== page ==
Freeport People

Dock Drive renamed for the late Les Endo

Prominent Freeporter honored at ceremony


The sudden death from heart trouble of Lester “Les” Endo last August 8 left the Freeport community grieving. 

A wonderful healing moment occurred on Monday, when Mayor Robert Kennedy, village officials, friends, and family co-named Dock Drive, where Endo had lived for more than four decades, as Les Endo, Sr. Way. 

Under a sky softened to gray by a morning thunderstorm, the Endo family and friends gathered around Kennedy at a portable podium. 

“These were tears from the sky,” Kennedy said. “Ladies and gentlemen, I’m honored to be here today to rename Dock Drive after a great community leader, Les Endo. He had four decades of residence in the Village of Freeport. He was a fellow Navy veteran, active member of the veterans community in the Village of Freeport, and the American Legion.”  

For decades, Kennedy said, Endo had operated his business in the village, Endo Electric. He served as president of the Freeport Chamber of Commerce, and was named Freeport Chamber of Commerce citizen of the year. 

“He was actively involved with the LIttle League in Freeport,” Kennedy said, “and he dedicated endless hours to special needs athletes. He was a participant and organizer of the Freeport Memorial Day Parade, as well as a steadfast supporter, with the Chamber of Commerce, helping with the installation of holiday lights throughout the Village of Freeport streets. He helped to organize the Freeport Chamber of Commerce canoe races every year, and coincidentally, I have here with me last year’s first place.”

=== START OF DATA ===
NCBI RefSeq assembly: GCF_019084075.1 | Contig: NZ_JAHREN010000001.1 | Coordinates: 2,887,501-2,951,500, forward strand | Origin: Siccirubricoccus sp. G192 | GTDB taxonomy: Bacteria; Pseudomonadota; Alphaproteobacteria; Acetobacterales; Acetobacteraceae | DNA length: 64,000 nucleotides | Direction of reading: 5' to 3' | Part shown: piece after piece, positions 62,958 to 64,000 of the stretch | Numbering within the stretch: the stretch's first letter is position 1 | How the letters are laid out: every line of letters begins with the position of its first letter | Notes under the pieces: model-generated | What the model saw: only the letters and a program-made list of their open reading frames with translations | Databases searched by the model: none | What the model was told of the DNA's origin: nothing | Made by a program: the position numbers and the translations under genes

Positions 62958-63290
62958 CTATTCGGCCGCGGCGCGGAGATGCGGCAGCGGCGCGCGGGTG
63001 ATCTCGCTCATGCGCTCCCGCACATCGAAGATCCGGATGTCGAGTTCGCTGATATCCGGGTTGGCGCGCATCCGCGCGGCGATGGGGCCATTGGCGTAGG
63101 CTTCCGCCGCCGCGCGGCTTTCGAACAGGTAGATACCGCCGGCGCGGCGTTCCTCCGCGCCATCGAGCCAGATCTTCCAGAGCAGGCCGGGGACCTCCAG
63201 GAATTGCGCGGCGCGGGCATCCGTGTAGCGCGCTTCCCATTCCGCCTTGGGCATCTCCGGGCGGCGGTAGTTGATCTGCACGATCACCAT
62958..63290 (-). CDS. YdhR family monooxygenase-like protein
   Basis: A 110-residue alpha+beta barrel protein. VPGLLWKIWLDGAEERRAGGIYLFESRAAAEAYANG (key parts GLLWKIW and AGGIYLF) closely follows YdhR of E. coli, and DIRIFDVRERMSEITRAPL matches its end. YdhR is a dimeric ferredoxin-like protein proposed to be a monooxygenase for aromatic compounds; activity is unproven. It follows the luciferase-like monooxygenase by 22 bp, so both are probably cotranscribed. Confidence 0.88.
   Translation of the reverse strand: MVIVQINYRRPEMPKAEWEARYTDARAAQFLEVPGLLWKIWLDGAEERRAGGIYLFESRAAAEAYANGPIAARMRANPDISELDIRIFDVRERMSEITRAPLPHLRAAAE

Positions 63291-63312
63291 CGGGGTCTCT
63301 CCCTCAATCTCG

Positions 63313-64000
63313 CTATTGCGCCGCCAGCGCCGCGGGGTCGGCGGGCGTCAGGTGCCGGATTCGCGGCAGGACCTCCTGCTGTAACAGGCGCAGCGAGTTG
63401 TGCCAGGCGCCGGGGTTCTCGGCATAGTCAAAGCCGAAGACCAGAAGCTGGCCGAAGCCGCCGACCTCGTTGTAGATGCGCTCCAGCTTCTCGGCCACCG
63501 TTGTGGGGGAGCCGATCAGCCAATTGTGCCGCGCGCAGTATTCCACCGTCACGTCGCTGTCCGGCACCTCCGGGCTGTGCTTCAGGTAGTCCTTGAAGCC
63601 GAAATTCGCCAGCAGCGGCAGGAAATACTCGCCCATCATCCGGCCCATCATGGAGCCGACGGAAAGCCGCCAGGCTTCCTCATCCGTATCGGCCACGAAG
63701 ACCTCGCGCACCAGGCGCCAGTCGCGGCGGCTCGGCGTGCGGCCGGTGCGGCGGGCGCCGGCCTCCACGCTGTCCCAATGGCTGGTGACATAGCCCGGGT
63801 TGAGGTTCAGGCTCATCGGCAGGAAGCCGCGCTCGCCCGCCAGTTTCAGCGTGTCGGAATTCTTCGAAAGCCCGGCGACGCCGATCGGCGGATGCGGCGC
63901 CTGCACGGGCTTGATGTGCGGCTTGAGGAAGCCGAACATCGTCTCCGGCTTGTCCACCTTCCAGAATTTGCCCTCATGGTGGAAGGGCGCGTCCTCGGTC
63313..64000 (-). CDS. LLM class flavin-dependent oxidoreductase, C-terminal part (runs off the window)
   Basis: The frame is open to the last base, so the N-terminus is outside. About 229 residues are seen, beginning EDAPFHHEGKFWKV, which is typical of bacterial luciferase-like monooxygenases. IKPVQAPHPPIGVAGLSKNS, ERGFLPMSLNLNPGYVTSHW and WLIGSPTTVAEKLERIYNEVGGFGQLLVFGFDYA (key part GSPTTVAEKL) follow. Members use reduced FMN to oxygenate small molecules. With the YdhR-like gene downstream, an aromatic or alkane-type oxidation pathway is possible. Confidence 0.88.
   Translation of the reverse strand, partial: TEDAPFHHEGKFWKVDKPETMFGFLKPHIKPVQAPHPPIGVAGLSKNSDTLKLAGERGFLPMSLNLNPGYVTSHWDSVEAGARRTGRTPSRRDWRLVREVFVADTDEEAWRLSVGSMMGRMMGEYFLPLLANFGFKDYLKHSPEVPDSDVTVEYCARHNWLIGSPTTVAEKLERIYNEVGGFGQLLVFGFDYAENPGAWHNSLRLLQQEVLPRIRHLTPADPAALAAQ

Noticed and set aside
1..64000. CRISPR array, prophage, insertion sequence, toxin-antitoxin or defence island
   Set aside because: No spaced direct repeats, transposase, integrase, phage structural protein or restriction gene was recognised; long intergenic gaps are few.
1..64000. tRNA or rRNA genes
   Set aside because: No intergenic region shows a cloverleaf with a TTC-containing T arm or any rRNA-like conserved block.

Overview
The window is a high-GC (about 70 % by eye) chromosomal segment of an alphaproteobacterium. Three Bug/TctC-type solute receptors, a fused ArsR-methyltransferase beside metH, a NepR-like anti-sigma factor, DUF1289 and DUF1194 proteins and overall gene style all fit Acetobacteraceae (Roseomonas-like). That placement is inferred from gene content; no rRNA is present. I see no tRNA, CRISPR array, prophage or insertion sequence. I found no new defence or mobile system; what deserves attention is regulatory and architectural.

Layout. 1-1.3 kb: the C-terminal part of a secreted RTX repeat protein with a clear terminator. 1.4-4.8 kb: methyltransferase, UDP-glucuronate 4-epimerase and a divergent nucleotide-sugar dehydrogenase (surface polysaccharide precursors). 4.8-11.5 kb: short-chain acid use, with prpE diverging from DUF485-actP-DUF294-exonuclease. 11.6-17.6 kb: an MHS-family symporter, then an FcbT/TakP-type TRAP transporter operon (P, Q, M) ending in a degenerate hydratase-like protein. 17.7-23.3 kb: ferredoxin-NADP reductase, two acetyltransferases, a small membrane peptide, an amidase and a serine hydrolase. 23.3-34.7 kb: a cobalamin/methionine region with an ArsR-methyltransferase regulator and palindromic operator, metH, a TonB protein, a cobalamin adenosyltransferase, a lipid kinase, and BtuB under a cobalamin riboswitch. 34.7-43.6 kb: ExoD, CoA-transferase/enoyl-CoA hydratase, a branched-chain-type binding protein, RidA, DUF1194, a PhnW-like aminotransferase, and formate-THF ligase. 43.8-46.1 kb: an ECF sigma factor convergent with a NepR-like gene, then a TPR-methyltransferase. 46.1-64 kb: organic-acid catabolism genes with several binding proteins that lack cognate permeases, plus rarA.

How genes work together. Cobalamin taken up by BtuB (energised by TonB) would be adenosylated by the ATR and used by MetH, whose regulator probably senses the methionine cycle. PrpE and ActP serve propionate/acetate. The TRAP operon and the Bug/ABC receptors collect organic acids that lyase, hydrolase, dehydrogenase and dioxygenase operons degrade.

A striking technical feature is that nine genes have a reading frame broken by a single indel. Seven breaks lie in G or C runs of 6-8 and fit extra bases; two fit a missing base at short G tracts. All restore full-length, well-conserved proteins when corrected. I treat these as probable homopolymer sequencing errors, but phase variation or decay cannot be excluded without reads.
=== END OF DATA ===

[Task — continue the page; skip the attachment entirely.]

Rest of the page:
Kennedy displayed the small first-place medal he had earned at the canoe races last August 1. The crowd laughed and applauded.   

“On behalf of the trustees, staff, department heads, residents, businesses, Chamber and myself,” Kennedy continued, “I can only say that this street renaming is greatly deserved by a great person, Les Endo.”

Endo’s wife, Marianne, came to the podium and said, “Thank you all very much. I wish he was here. This is such a positive thing for me to go forward. We’re going to stay with it, we’re going to work. He’s always in our hearts.”

Kennedy conducted the group to the rope trailing onto the sidewalk, which was attached to the black cloth bag that veiled the sign. 

“Can I ask you to pull the rope for us?” Kennedy asked Marianne. “You and your family come up here.”

The family members grasped the rope. Kennedy counted down, “Three—two—one!” The bag slid from the green-and-white sign, evoking prolonged cheers and clapping from the crowd. 

The ceremony over, photojournalists snapped group photos while the many who had known and loved Les Endo clustered on the street and sidewalk, chatting and remembering their friend.